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Prep Sports

Prep Softball: Joliet West's late rally comes up just short

Joliet West's Taylor Durak tosses back a ball after catching a hit into deep left field Saturday during the IHSA State Girls Softball Finals in East Peoria.
Joliet West's Taylor Durak tosses back a ball after catching a hit into deep left field Saturday during the IHSA State Girls Softball Finals in East Peoria.

EAST PEORIA – Morgan Gersch was at the center of a pitchers’ duel in Joliet West’s first state softball finals appearance in 41 years Friday. She caught a brilliant outing by sophomore Savannah Fierke, broke up a perfect game and started a seventh-inning rally.
But it wasn’t enough, as the Tigers’ (23-14) rally fell short in a 3-2 loss to St. Charles East (26-10).

“One little thing went wrong and that’s what it is in this game. That’s why it’s a mental game,” Tigers coach Heather Suca said. “I thought they stayed in it, [and] to come out and fight like they did in the seventh inning was amazing.”

St. Charles East had traffic in the sixth after singles by Krista Sbarra and Maddy Stout, setting the table for Alex Wooten. The Fighting Saints’ four-hitter singled up the middle to score Sbarra on a close play. Lainie Chizmark’s throw from center field beat Sbarra, but Gersch had to reach across her body from the first base side to put a tag on Sbarra, who was ruled safe for the game’s first run.

“I definitely had her, of course,” Gersch said. “It’s obviously a close play, a tough play. It obviously sucked being on the other end of it, but what can you do?

“It’s tough because obviously I knew we had her, but just get another out. We have to move on.”

But Gersch lost focus and couldn’t handle a full-count pitch that ricotched toward the first-base dugout. Her throw home went off Stout’s helmet, which also allowed Wooten to score and St. Charles East to take a 3-0 lead.

“I was thinking too much,” Gersch said. “I definitely should have had it. It sometimes goes that way as a catcher, and I think everyone should know it’s tough.”

Gersch has been instrumental in Fierke’s development as a top pitcher, constantly picking her up in tough situations. This time, Fierke, who surrendered five hits and struck out 10, wanted to return the favor.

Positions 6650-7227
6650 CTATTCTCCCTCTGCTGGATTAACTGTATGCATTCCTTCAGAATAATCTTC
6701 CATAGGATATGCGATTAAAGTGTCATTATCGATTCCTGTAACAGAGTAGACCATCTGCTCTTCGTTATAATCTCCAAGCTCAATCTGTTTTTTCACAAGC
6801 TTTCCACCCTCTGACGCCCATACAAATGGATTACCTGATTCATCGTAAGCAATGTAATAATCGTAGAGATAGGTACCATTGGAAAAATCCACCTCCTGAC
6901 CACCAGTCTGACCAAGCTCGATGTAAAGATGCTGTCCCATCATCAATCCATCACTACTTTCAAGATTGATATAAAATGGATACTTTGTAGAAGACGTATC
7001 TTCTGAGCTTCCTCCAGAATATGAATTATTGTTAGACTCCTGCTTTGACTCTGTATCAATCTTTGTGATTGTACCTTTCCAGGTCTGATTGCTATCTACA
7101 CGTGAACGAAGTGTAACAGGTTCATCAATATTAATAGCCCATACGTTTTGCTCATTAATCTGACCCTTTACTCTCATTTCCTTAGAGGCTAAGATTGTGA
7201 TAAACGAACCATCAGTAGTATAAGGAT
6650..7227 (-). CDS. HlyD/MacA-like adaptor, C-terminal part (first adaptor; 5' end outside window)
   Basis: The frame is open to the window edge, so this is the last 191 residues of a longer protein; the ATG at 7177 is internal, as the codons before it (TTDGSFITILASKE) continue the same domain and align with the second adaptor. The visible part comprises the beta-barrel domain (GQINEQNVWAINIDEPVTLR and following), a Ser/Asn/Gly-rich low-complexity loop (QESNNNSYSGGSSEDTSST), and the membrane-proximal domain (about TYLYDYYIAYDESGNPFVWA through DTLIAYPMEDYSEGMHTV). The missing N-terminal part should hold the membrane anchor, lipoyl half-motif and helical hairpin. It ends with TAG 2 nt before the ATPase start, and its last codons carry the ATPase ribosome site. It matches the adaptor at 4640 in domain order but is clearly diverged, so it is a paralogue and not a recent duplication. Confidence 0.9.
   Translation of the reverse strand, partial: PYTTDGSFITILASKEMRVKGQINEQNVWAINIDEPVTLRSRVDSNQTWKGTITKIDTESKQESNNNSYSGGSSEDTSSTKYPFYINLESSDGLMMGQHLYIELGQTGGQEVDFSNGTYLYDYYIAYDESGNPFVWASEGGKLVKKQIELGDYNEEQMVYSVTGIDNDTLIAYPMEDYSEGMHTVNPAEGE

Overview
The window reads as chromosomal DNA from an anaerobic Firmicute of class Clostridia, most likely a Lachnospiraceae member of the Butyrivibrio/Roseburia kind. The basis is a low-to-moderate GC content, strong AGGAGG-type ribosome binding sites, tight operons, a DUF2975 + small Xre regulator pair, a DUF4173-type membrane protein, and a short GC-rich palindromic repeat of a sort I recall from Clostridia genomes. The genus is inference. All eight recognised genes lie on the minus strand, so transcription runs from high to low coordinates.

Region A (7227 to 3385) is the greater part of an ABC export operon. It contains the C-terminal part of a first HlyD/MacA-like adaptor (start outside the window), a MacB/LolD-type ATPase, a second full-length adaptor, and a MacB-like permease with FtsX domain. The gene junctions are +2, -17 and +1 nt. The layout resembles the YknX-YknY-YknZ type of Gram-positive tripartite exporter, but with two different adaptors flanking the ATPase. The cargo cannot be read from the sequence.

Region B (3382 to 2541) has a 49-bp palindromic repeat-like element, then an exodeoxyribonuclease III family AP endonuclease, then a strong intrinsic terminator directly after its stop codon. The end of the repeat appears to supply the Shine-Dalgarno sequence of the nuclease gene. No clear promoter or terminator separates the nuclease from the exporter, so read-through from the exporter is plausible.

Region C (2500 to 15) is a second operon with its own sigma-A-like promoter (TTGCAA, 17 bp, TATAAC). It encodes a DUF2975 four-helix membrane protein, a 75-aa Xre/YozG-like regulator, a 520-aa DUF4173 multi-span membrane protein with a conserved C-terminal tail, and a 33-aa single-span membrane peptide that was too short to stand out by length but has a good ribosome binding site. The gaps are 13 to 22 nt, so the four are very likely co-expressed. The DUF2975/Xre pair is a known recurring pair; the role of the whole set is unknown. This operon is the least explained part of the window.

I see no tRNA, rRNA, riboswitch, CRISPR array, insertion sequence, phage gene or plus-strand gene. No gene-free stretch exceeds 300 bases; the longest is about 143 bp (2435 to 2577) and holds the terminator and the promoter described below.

“She has my back and knows how to make me smile and knows when I’m not doing my thing right. She’ll come in and can just read me; she knows.

“She does everything in her power to do her job, and I wasn’t mad at her at all. That’s like a one-in-100 chance that the ball hits off her mask like that, and then they score two more runs. I just wanted to be there for her and get that next out to get us to hit.”

But without Gersch, the offense may not have gotten going at all. After watching the first 11 hitters in front of her walk back to the dugout, Gersch hit a two-out double in the fourth inning to break up Katie Arrambide’s perfect-game bid.

“Her riseball [made her effective],” said Fierke, who struck out three times against Arrambide. “It was a really hard pitch not to swing at, but once we started making adjustments, you could tell [the umpire] wasn’t calling it. I think we were so anxious to hit that, that [the] riseball looked so good even though we should’ve taken it.”

Then in the seventh, Gersch worked a walk to start a rally. Lauren Russell singled in the next at-bat. With two outs, Madison Fraser and Ambria May delivered RBI singles to cut the lead to 3-2.

“You couldn’t ask for anything better [than] for them to come back and really support you,” Gersch said. “This team has so much fire in them, and I’m so proud.”

Gersch has provided leadership for the Tigers behind the plate and has been the team’s best bat, entering the tournament with a team-high .407 average.

“Morgan’s been huge,” Suca said. “She’s huge behind the plate, she’s a leader back there and she’s become more vocal back there [during] the last month, really turned into the player that we’ve seen that she could be.”

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